In the mornings it’s so dark I just lay in the den watching constellations and listening to the clocks tick, thinking any day now I’ll start work. I read about portmanteau words like brunch, Brexit, and Microsoft. The word psionics, coined in the 1950s to combine psychic with electronics from a term called psion, a person with psychic abilities. Like our cat, you can tell by the way she stares from across the room.
Running out of things to do, I finally got her a new scratching post, a cardboard square that lays flat on the floor. I had to place her on it to get her started but once I did, she hunched over it like a concert pianist and dug in using her shoulders for leverage. She actually mounted it, kneading, picking…kneading, picking…working through whatever frustrations she has with me, the knowledge that at one time she was a killer, now reduced to this.
I bought my first crowbar and reciprocating saw, to demolish the hot tub. I can see now why the crowbar is such a favorite with thugs: the economy in the swing is so satisfying, so much power for such little effort.
I slipped in the guts of some small rodent or bird the cat killed and impulsively wiped my boots on the grass. I really felt like a thug, a bad-ass, swinging that crowbar against the frame. It only took one or two hits to knock it clear off the foundation, and then another jab or two to separate each piece.
Though it may have been illegal or frowned upon, I declined having my cat cremated and instead took the remains to bury her in our small city plot, that first house in West Seattle. And this is dark, but when I wrapped the body and put it back in the pet carrier everyone I passed naturally paused to crane their necks and look inside, expecting to coo. But when they did, they just frowned and hurried off like they’d seen a ghost. And so I emitted death like that for the three or four blocks between the vet’s office and our house, where I buried my cat Sherman. In no other case does the literal and metaphorical meet as perfectly as in the act of burying a corpse. The practical and psychological converge in the digging of a hole to return the body to its source, to help the living get over it. Cremation is better for some, though more decorative, less hands-on.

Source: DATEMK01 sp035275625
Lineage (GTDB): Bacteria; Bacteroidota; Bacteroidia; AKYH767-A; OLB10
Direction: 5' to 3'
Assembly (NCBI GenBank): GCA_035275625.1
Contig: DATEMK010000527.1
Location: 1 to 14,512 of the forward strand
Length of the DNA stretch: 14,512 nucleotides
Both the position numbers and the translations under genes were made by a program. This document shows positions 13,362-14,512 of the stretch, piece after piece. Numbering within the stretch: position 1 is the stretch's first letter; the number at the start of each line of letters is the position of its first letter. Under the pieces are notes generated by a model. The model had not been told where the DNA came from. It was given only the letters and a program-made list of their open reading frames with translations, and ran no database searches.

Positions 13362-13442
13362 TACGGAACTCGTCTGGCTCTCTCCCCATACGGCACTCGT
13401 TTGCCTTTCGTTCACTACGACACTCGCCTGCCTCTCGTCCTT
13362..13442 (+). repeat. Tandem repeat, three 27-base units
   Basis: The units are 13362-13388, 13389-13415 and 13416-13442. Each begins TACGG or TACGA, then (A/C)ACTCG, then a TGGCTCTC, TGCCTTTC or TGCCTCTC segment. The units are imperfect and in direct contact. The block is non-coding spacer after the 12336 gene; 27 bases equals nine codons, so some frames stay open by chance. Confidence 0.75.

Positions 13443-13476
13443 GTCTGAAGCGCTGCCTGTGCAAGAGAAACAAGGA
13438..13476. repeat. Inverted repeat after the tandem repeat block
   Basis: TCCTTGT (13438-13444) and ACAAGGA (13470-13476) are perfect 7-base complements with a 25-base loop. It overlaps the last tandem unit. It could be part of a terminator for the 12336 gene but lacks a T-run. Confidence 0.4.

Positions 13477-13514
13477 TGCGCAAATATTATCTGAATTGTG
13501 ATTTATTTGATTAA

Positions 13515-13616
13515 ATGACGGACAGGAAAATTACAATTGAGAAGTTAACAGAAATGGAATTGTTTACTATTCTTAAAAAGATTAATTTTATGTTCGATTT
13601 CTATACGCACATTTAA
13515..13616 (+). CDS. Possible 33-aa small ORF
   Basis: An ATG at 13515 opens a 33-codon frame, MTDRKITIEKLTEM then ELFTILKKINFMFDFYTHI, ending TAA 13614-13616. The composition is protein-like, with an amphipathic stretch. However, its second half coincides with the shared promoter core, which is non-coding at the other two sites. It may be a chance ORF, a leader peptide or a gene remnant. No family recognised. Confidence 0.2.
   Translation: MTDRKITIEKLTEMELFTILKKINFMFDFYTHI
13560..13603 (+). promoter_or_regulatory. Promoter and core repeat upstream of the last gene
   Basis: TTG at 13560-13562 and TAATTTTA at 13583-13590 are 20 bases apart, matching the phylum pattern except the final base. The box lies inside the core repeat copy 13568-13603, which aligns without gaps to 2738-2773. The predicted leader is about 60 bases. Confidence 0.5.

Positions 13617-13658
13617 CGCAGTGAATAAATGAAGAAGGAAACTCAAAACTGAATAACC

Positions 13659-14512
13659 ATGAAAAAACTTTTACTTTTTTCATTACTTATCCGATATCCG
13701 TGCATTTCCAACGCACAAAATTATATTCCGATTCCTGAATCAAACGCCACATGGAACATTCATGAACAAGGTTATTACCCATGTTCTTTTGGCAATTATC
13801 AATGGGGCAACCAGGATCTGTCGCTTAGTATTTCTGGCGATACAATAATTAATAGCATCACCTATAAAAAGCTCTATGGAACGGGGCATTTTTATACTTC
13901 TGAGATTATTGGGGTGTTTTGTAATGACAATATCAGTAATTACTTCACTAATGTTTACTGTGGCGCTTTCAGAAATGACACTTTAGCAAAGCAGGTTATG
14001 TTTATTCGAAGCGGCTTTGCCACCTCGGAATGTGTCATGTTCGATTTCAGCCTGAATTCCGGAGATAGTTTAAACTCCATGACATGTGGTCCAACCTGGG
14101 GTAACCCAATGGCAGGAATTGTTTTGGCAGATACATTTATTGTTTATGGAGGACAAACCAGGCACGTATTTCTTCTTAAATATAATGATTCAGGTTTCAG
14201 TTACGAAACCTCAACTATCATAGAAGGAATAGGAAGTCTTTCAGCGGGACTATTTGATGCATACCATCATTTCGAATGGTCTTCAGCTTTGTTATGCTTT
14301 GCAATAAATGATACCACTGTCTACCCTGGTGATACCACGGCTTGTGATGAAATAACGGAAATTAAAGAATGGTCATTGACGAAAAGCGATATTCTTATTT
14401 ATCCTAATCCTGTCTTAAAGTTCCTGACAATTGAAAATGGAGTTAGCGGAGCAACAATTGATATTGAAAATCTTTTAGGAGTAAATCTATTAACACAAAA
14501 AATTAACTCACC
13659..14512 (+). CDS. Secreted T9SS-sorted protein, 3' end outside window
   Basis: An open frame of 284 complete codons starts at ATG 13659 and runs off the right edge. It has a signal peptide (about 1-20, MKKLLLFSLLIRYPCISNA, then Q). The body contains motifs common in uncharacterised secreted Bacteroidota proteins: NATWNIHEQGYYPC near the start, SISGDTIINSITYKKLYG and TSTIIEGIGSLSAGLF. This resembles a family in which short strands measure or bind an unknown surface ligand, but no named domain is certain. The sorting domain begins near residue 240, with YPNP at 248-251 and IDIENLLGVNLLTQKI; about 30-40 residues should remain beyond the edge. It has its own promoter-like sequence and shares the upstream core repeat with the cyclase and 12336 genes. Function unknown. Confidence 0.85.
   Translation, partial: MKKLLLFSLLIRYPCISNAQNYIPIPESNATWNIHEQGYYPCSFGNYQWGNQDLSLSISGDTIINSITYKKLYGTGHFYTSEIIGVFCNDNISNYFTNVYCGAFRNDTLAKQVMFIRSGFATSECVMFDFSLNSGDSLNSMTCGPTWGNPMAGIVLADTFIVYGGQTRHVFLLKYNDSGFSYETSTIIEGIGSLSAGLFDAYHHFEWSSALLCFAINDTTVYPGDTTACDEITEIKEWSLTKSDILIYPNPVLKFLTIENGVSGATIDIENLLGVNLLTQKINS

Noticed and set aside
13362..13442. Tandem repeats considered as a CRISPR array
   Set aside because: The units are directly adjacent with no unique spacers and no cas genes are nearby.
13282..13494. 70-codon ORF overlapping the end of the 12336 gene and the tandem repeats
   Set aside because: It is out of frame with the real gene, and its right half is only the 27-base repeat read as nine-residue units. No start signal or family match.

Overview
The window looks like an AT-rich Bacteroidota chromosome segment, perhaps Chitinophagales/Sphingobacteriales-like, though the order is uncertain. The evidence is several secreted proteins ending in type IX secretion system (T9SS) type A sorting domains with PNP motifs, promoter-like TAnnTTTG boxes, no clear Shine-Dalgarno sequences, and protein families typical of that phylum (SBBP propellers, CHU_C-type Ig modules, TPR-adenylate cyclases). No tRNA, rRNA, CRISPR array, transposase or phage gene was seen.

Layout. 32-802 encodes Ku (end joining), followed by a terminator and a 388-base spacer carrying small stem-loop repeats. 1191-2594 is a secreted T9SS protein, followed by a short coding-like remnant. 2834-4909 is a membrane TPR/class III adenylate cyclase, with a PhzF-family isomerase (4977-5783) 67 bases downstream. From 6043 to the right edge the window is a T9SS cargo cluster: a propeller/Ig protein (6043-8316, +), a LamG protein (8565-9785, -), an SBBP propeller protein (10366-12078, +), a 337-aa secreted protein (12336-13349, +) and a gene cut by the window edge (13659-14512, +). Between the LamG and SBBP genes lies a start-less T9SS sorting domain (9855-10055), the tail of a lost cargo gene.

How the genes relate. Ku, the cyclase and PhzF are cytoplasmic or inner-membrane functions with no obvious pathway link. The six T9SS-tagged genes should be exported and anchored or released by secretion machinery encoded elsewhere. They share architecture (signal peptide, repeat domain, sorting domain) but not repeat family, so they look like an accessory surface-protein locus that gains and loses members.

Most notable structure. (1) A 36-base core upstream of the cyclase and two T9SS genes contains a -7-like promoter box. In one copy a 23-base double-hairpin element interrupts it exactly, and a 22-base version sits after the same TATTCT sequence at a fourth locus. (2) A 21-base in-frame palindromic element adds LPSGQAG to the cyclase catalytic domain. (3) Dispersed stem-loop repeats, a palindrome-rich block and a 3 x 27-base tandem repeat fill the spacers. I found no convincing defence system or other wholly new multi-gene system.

I beat the sides of the old hot tub with the crowbar, buckling in the knees, battering down the bones, peeling back the skin to expose the grotesquery of old mouse nests, wolf spiders, hollowed-out eggs. The crowbar: a metal club, a blunt sword. Named after the shape of a crow’s beak, sometimes called “iron crow.”
It was cold enough at night we just put the soup outside on the back steps. Autumn, the days thinning in strands: a season personifying death itself. Some waiting, actually wanting for it: others, staving it off for another year. Days softened at the end like pink wine.
I tried the reciprocating saw on the hot tub but the blade wasn’t big enough and it made me nervous doing it alone. So I called a trash removal service and the guys who came were maybe teenagers, one wearing cowboy boots, the other with an afro, named Phoenix.
When they were done sawing and hauling it off I gave them my credit card and a tip, and then returned to the office to look out on our newfound, empty space: the stone underneath newer looking, untouched by the sun…and I set about cleaning the surface with the deck brush and hose, but the patio’s angled upwards now where the tree roots forced it up so I had to pass over it several times with the hose, spraying and brushing…spraying and brushing…brushing the grime away.
The old clock in the den has stopped and I wind it with a crude tool, cranking the weights to the top, tapping the pendulum back to life. Something about the tension in the mechanics keeps it going with an internal pressure that can only be resolved through motion. I sometimes think it’s a heartbeat and get superstitious when it stops. It’s only got one purpose really, to tell the time.
I’ll go back to the sofa then, and contemplate mine.